WALL — Meleah Plummer, a sophomore at Wall High School, has been hospitalized with a brain condition and is facing surgery.
What began as headaches and nausea during the holidays progressed into eye swelling and vomiting, causing her to be taken to Cook Children's Medical Center in Fort Worth.
Meleah has since been diagnosed with cavernous malformation, a condition where clusters of blood vessels are formed within the brain. The condition can cause severe headaches, seizures and stroke-like symptoms.
“We need prayers. We want lots and lots of prayers,” said Meleah's mother, Angela.
Meleah's parents have set up a GoFundMe account for her medical costs.
Meleah was initially sent to Shannon Medical Center in San Angelo, where she had fluid drained from her brain to reduce swelling. It was determined that she suffered a hemorrhage in the middle of her brain from the mass.
Meleah has also struggled to eat and was given a feeding tube, along with a steroid, in an attempt to calm the nerves in her brain.
It's possible for those suffering from cavernous malformation to be asymptomatic for years. Meleah never had any other medical conditions or concerns, her mother said, describing her as active, athletic and “completely healthy.”
Meleah competes in volleyball, softball, basketball and track at Wall.
“That’s what’s hard for her right now,” Angela said. “She’s been laying in bed for six days now.”
As for 3:45 p.m. Thursday, Dec. 30, Meleah's GoFundMe had raised nearly $22,000 of the $50,000 goal. More than 200 people have donated.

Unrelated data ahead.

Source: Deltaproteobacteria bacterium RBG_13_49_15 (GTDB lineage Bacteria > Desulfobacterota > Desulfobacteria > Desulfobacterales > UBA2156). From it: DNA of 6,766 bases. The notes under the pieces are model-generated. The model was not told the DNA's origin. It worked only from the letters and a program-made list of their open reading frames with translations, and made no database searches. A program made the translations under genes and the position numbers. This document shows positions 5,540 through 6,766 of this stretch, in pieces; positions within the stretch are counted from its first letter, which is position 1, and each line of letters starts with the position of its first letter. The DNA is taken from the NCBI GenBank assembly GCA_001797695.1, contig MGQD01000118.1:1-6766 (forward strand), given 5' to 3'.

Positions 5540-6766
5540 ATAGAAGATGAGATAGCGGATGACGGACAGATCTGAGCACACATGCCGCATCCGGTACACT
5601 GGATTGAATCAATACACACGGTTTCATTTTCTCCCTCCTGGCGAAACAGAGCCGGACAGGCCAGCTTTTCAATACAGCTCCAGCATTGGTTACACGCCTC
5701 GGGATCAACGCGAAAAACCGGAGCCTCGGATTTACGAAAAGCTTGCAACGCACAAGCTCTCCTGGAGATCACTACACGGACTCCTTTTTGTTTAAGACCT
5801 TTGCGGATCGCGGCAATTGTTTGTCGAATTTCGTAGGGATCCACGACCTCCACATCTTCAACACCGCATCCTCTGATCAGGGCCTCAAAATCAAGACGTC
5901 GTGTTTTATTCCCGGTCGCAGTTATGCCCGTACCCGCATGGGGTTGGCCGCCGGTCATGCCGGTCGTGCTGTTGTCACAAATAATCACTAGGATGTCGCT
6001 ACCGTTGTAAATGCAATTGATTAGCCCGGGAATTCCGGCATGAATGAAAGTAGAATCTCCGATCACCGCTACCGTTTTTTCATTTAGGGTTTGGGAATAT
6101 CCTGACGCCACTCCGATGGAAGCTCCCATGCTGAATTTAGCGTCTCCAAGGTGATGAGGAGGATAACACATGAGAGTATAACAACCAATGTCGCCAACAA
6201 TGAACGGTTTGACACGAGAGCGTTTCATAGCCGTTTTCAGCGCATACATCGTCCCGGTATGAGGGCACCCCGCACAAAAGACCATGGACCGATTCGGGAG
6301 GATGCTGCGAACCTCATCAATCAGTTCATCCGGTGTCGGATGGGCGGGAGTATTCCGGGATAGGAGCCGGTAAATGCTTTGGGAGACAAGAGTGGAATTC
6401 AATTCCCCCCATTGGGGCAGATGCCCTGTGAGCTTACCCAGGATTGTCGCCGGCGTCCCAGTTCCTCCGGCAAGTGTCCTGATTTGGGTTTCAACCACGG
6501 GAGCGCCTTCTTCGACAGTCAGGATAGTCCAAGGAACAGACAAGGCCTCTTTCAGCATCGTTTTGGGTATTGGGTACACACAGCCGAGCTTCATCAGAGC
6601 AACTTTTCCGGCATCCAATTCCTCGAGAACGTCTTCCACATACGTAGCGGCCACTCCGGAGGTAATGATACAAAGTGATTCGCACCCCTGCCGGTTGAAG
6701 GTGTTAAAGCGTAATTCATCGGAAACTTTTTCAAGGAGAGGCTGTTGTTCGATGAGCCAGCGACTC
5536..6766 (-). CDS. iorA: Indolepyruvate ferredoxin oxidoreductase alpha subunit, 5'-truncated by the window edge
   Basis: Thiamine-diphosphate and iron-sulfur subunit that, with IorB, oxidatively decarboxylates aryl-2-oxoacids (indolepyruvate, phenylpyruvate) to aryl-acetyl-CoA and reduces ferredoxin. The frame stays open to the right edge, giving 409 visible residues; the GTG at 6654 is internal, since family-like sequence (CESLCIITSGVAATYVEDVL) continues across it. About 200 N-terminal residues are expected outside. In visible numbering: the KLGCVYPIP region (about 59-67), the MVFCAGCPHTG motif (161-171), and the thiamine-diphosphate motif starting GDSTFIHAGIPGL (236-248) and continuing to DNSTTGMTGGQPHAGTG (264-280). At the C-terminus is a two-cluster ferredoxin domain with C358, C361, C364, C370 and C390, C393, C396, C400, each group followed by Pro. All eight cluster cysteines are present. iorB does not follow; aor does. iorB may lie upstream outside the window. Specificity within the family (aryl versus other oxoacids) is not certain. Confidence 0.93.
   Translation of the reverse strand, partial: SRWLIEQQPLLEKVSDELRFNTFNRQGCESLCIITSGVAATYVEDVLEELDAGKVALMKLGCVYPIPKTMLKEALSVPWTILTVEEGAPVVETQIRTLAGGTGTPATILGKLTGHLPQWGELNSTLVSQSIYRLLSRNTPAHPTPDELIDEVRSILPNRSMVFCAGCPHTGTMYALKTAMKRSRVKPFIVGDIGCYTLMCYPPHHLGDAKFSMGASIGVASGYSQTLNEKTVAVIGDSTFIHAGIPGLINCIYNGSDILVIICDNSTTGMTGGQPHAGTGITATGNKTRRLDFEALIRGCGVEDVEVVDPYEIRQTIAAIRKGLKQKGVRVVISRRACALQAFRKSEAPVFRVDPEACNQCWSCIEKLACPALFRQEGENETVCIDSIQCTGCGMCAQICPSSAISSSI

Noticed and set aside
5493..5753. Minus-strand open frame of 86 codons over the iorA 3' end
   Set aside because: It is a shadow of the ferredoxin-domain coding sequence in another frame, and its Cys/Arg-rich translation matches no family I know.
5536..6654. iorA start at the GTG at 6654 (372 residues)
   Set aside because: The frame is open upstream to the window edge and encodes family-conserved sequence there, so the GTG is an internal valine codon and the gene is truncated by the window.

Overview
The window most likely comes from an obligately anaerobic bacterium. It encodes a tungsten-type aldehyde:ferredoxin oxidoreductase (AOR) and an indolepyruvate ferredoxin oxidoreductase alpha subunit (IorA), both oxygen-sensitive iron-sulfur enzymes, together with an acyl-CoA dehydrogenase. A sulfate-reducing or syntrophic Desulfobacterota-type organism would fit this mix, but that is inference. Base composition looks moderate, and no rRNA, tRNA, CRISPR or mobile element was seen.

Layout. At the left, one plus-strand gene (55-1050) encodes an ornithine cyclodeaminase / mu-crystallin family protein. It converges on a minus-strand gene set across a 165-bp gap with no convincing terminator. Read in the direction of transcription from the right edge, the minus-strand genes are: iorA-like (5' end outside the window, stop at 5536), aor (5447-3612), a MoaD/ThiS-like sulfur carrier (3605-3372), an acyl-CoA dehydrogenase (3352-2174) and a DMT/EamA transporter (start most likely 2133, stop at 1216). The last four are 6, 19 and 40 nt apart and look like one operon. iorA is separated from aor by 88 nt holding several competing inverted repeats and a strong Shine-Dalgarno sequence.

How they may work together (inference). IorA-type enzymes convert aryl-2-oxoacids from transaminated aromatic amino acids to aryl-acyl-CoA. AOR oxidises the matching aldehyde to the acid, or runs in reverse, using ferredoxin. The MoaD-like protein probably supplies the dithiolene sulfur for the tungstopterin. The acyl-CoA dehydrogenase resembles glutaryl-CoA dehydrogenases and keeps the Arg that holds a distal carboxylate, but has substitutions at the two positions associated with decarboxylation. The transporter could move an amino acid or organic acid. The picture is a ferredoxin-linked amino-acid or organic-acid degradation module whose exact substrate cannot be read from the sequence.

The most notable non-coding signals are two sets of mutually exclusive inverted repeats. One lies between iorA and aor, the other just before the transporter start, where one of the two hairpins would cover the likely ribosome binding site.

“It’s a great feeling to know everybody that stepped up to help out don’t even really know us and are still doing it,” said Meleah’s father, Chris. “It says a lot about the community. There’s a lot of really great people out there.”
Meleah’s 13-year-old brother, Mason, actually experienced a similar ordeal in August after suffering a head injury while playing with his brothers, appearing incoherent and unable to talk or move.
Following an MRI, he was diagnosed with cavernous malformation. Due to the siblings both having the same condition, it appears to be hereditary. The family is set for testing next month.
“To have one [child] diagnosed was a hard thing to swallow and for us to really grasp and understand, and now to have a second in a much more critical state, it’s a lot to process,” Angela said.
With the help of Cook Children’s Medical Center, the family hopes to take Meleah to be treated by neurosurgeon Dr. Dale Matthew Swift, who specializes in vascular diseases at Children’s Medical Center in Dallas. Swift also treated Mason’s cavernous malformation last month, in which the family paid out of pocket, though they are now in the process of changing health insurance companies due to their current insurance being unable to cover treatment at the Dallas hospital.
“It is very hard to find people that have expertise in cavernous malformation and have done surgeries on these things,” Angela said.
While there are no medicines that can help cavernous malformation unless seizures become common, brain surgery may be a treatable option.
“We have such a strong family support and friend group that’s been praying with us on this journey,” Angela said. “We really want to share her story and get this out there because we just want an army praying for her.”
To donate and receive updates on Meleah’s condition, visit https://www.gofundme.com/f/pray-for-meleah.
This article originally appeared on San Angelo Standard-Times: Wall sophomore Meleah Plummer hospitalized with brain condition